I bring this up in this setting, because I think we would do better in many churches if we thought of Christians in more than two levels of growth. How is it that we expect believers either to be new believers, also called baby Christians or mature believers? What happens to all the awkward ages in between where they learn to walk and talk like a Jesus follower.

Given our habit of forgetting the growth process of a believer, I am not surprised so many Christians pretend to be more mature than they are. They have been a part of the family of God for too long to still be in diapers, and the only other choice they see is to be a person who has it all together. They know they really are not that person, but they don’t want to advertise their immaturity around the congregation, so they join the ranks of pretenders.

The situation is so serious that many Christians have no idea what a mature believer really looks like. The ranks are occupied by the pretenders. When this is the only example available, the higher mark of Christ-likeness is lost.

The only way to get beyond this malaise of mediocrity that has infested the ranks of Christendom is to undergo a God-guided growth process. Christ will point out sin in your life, and you go through the difficult work of dealing with it. A genuine Christ follower will be willing to work on themselves, will develop a record of successful character developments and will have their eyes on Jesus as their guide.

Ephesians 4:11-14 (HCSB) has a passage discussing what it looks like when we fully embrace this challenge in the church and its work. “And He personally gave some to be apostles, some prophets, some evangelists, some pastors and teachers, for the training of the saints in the work of ministry, to build up the body of Christ, until we all reach unity in the faith and in the knowledge of God’s Son, growing into a mature man with a stature measured by Christ’s fullness. Then we will no longer be little children, tossed by the waves and blown around by every wind of teaching, by human cunning with cleverness in the techniques of deceit.”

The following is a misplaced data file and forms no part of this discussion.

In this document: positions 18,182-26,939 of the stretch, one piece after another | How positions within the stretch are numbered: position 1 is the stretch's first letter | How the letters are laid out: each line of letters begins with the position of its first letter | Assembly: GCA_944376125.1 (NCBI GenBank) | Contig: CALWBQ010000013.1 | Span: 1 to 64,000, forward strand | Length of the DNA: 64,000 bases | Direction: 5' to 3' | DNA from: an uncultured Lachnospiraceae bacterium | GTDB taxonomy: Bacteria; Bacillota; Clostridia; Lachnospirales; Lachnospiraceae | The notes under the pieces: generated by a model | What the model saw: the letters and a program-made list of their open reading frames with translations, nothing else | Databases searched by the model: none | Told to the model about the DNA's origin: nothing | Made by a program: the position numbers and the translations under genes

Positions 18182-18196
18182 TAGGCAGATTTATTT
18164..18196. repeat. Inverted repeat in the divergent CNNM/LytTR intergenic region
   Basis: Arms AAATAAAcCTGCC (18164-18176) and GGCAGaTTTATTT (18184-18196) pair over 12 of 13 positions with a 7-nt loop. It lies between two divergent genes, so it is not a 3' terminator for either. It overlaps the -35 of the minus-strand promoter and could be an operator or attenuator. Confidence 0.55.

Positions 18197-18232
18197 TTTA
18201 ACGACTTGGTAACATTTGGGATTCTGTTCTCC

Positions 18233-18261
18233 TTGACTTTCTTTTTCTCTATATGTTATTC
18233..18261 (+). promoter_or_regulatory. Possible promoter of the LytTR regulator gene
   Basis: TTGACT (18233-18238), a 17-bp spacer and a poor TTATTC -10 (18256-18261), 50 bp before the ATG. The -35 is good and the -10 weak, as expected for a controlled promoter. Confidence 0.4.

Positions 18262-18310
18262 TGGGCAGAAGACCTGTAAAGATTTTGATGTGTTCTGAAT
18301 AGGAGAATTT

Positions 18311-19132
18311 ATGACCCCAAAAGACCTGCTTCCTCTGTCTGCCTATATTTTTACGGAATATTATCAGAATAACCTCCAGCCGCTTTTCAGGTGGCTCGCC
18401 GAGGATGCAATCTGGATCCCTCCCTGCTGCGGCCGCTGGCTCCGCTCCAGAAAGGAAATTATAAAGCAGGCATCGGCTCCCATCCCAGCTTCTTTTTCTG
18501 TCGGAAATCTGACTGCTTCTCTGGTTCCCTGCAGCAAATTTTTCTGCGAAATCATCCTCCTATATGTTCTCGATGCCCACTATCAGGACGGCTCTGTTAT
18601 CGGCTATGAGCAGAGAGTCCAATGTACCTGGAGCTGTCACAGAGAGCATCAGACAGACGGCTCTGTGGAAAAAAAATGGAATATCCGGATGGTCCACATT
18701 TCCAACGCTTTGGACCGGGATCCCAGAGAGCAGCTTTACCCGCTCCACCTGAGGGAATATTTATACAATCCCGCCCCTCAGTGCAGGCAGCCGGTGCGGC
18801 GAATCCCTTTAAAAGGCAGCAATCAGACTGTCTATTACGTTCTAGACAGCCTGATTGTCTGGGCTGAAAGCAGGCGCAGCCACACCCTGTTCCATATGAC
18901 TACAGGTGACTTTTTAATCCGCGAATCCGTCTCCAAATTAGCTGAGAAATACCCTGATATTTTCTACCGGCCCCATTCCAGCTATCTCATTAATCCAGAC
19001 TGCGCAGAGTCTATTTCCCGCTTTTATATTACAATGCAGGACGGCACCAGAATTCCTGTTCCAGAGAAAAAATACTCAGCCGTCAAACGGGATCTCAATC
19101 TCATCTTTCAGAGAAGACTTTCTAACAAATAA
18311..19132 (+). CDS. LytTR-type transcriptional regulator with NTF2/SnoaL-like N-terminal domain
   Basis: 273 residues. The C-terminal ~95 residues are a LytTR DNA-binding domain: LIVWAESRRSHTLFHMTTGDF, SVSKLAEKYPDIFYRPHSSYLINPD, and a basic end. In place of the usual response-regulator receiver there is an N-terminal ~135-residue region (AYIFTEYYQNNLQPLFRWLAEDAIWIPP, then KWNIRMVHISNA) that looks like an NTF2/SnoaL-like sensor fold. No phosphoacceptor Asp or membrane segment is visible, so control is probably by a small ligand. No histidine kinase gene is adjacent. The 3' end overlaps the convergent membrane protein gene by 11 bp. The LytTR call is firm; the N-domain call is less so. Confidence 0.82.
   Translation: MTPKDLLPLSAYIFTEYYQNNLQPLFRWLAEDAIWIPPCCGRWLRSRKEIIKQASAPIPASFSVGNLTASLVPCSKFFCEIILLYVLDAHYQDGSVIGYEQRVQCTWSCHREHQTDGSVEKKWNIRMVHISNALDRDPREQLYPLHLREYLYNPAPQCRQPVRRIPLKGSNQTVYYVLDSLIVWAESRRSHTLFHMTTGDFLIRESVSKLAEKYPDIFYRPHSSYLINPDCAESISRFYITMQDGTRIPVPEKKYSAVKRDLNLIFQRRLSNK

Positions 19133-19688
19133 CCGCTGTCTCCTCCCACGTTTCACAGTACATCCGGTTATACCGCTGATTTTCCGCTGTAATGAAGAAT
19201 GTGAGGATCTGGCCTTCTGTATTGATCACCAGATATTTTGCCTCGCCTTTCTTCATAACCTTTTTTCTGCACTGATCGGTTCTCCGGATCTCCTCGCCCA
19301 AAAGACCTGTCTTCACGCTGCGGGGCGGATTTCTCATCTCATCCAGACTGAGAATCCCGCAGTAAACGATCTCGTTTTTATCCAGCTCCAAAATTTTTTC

Philosophy of Pain

Pain is a difficult issue to consider. Nobody wants to experience it and for the most part we don’t want to think about it, either. But pain is a part of life and I suspect it is an important part of God’s good interactions with humanity. If you didn’t hear me right the first time, let me emphasize that. I suspect pain is a tool of God, with good purposes, rather than merely a byproduct of the fall.

Think for a minute about the ways that pain affects you. A minor pain will draw one’s attention to things they otherwise might not notice. A minor pain on my nose allowed me to notice and have a skin cancer removed before it became a bigger problem. An intermediate pain will prompt a change of behavior, such as the proverbial child touching the stove. A severe pain will cause one to seek immediate help. And the most severe pains will shut down all other activities while the body heals.

Likely, many of us tend to think of pain only in its negative context. I understand that since the most obvious aspect of pain is that it hurts! But, if we only think of pain as a negative, we will miss one of the ways God is leading us forward. In the process of leading us toward maturity He will need to evoke every level of response listed above during the course of our lives. This is one of the many ways that God works for good whatever the devil intends for evil.

So as you move forward look at your pain as an opportunity. It might be calling your attention to a small problem before it becomes a big problem. It might be reshaping your patterns into more Christ-like behavior. It might be signaling the need to seek help from other believers. Or it might be motivating a time of retreat where you can spend time alone with God.

So what do you think about pain?